If someone were interested in measuring my overall hecticness (it’s a word), there are a few things that would be particularly telling. My email inbox level is one such indicator — under 50 means really on top of things, over 200 indicates dangerous levels of overload. My desk inbox is another — if the stack is shorter than the physical edges of the inbox, things are good. But if the towering pile of papers and clippings and bills actually wobbles, threatening at any moment to take out my coffee cup when it topples, well… you get the idea.
One could also examine my lunch for clues to my mental state. Pleasantly busy days afford the opportunity to prepare myself a healthy lunch — something involving whole grains, lean protein and plenty of fresh vegetables. Most days, to be honest, I’m lucky to carve out 20 minutes to pop over to my local Whole Foods for a tuna sandwich (and yes, a bag of chips) or a quick spin around the salad bar. They do a nice job with the salad bar — plenty of choices, including lots of organic veggies, and things are generally kept tidy and refreshed. (Importantly avoiding the insurmountable gross-out factor that can quickly develop for me at salad bars or buffets.)
At some point, I actually began referring to my typical concoction here as my “Whole Foods Crunch Salad,” and there are a few regular takers around the office and amongst my friends. Here’s how it goes: base of baby spinach, then start piling on the crunch — julienned carrots and beets, slivered white and/or red cabbage, thinly sliced radishes, a healthy sprinkling of cashews or peanuts. A pinch of cilantro, if they have it, plus spoonfuls of chickpeas and one of the quinoa salad options. For dressing, sometimes I use the salad bar balsamic vinaigrette; more often I bring it back to the office to toss and season with salt and pepper, olive oil, fresh lime juice, and the merest hint of fish sauce. It’s a quick dressing that works wonders on even the most basic of greens.
This is obviously a salad that can be reproduced at home. But honestly, I’m much more likely to make it at the salad bar, where someone else has done all the prep. And given my crazy schedule this week, combined with the very welcome, early preview of Spring we’re having in my part of the world, I see plenty of Crunch Salad lunches in my immediate future.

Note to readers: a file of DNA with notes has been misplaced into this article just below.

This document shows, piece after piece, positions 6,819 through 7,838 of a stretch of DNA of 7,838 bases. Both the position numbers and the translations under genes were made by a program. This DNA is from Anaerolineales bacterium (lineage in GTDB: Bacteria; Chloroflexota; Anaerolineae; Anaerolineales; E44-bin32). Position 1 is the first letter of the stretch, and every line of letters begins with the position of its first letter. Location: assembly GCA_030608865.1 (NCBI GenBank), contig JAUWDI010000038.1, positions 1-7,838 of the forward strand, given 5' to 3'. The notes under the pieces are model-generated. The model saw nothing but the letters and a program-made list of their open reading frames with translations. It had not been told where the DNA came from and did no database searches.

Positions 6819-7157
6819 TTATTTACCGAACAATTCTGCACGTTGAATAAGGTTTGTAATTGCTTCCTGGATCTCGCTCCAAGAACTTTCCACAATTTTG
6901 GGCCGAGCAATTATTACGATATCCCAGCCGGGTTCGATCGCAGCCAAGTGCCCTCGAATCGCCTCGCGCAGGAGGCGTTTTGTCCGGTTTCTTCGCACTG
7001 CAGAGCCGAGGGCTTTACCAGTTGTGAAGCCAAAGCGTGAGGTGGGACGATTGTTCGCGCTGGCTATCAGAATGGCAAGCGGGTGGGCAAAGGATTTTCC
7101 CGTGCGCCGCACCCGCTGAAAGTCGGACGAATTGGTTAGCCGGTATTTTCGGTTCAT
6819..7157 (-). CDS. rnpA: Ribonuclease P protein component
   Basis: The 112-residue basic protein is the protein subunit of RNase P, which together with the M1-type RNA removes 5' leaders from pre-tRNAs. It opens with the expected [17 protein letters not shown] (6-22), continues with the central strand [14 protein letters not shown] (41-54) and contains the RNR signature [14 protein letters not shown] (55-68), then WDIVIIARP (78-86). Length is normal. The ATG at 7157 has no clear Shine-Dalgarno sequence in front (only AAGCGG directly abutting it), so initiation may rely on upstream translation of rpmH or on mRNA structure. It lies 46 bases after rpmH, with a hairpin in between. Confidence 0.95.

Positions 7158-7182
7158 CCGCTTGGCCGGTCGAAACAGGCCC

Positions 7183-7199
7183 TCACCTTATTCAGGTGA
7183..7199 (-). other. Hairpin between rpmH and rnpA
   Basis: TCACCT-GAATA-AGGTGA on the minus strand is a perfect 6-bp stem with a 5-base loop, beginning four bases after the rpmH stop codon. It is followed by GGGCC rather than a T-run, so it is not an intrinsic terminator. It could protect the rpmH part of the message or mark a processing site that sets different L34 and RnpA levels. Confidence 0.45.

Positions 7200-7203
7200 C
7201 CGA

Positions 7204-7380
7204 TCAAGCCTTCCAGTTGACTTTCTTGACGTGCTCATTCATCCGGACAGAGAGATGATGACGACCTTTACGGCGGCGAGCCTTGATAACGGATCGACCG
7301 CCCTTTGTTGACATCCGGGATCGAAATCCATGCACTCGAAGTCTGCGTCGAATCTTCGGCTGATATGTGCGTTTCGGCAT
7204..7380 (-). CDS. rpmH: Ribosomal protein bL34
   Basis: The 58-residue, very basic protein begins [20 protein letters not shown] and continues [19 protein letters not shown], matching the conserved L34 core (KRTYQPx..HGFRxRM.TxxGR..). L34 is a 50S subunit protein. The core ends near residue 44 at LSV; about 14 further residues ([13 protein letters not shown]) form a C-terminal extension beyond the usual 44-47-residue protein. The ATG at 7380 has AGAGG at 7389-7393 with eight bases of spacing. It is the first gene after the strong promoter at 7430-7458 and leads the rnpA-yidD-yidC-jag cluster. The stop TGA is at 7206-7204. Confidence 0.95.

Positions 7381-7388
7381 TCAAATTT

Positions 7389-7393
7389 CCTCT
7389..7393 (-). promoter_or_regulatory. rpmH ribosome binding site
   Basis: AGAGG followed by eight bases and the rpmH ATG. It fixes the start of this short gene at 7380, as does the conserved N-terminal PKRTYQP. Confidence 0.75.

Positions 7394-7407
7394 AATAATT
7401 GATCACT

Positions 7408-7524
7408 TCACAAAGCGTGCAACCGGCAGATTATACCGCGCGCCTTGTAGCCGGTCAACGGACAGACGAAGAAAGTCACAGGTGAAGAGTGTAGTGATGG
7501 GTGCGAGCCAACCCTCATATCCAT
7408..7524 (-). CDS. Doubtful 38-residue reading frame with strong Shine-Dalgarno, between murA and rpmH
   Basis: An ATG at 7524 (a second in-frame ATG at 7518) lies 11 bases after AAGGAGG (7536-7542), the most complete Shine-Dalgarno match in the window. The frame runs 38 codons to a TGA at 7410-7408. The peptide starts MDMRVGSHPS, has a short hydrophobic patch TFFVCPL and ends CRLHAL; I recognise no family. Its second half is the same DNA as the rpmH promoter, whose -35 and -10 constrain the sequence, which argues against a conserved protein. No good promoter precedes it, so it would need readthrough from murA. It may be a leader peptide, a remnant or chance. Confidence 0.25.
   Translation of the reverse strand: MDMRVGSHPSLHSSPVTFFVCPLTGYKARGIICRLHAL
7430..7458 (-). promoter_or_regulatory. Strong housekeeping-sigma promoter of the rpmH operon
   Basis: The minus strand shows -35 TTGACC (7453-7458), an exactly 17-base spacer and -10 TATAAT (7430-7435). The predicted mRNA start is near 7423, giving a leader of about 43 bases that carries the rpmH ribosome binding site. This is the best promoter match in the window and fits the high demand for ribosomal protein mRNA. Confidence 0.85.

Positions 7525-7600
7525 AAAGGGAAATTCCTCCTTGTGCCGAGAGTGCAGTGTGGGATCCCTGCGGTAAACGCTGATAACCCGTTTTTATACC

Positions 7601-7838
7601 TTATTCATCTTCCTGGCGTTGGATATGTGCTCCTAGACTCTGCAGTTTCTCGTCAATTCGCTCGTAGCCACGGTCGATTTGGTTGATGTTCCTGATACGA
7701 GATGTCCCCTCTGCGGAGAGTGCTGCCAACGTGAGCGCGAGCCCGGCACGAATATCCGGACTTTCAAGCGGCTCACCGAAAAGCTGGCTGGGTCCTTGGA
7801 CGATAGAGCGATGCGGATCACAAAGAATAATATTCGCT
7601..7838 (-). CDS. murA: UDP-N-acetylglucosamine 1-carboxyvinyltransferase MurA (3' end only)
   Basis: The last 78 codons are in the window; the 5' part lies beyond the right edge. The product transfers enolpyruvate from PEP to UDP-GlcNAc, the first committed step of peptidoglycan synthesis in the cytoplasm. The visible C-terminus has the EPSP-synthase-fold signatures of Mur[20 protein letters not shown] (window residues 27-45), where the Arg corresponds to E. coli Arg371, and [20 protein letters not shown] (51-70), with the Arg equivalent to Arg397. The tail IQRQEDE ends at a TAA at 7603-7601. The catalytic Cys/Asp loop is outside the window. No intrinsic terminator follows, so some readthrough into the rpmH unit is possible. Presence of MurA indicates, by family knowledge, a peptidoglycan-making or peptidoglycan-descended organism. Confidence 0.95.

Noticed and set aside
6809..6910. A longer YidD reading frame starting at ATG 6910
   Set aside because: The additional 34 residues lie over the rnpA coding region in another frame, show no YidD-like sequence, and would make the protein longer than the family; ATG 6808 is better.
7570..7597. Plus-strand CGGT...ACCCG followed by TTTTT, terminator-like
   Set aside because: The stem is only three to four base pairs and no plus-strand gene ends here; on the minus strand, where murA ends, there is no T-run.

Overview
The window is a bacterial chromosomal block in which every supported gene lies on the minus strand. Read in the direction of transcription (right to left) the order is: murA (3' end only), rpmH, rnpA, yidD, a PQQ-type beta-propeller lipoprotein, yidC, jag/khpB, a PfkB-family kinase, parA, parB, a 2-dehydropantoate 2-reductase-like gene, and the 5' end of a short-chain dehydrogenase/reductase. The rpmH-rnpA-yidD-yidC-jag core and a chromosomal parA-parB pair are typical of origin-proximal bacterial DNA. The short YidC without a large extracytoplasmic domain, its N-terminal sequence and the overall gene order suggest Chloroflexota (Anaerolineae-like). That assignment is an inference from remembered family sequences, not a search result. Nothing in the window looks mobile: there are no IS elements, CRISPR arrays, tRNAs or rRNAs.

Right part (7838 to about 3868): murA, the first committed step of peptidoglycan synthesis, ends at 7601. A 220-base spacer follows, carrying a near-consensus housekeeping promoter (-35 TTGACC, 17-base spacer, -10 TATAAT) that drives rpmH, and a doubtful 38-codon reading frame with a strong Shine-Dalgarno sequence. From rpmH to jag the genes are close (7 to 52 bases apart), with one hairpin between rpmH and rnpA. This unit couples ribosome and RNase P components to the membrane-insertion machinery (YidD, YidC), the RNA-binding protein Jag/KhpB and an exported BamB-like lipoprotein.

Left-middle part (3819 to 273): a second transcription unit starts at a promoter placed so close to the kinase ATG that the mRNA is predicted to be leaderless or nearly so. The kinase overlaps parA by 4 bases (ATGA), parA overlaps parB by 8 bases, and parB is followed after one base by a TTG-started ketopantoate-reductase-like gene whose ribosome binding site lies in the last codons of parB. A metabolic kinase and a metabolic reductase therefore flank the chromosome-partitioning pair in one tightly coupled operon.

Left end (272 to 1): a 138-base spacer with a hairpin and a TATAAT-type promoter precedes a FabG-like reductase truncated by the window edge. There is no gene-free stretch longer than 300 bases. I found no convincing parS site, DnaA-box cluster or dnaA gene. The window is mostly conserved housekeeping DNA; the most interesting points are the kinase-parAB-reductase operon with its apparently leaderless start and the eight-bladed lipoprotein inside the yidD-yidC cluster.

Pairing: Light White Wines
As I’m thinking about this article, I realize that there are wines that I think of as “salad wines.” For me, these are typically: white, crisp, easy on the oak, appealing if not particularly complex, and relatively inexpensive. In other words, tasty and enjoyable, but not necessarily something I’d pair with a dish that is more substantial — in flavor or effort — than a quick salad. Here are a few I’ve enjoyed lately:
Louis Jadot 2011 Mâcon-Villages ($13). Bright and easy to like, with ripe apple, lemon curd and light toast notes. Find it!
Rodney Strong 2011 Chardonnay Sonoma County ($15). Nice value here, with apple, tropical citrus and melon, along with moderate touches of oak and spice. Find it!
Oxford Landing 2012 Chardonnay South Australia ($9). Easy and totally quaffable, with crisp nectarine and melon notes that linger on the silky finish. Find it!
Cantina di Soave 2011 Rocca Sveva Soave Classico ($15). Crisp Asian pear, touch of fig, touch of mineral. Could also see this with a seafood salad or takeout Mu Shu vegetables. Find it!
Martin Codax 2011 Albariño Rias Baixas ($15). Softer than usual, with tart acidity accenting white peach and citrus flavors. Easy. Find it!
Jean-Luc Colombo 2011 Côtes du Rhône Blanc Les Abeilles ($12). Lush and fleshy, with peach and apricot and a light mineral touch. Find it!
Line 39 2012 Sauvignon Blanc Lake County ($10). Easy, crisp, grassy, ripe fleshy citrus, touch of grapefruit. Plenty of it about, too. Find it!
Matua 2012 Sauvignon Blanc Marlborough ($13). Offering pretty lime, lime curd, plenty of citrus peel intensity, and a juicy finish. Hard to resist, especially at this price. Find it!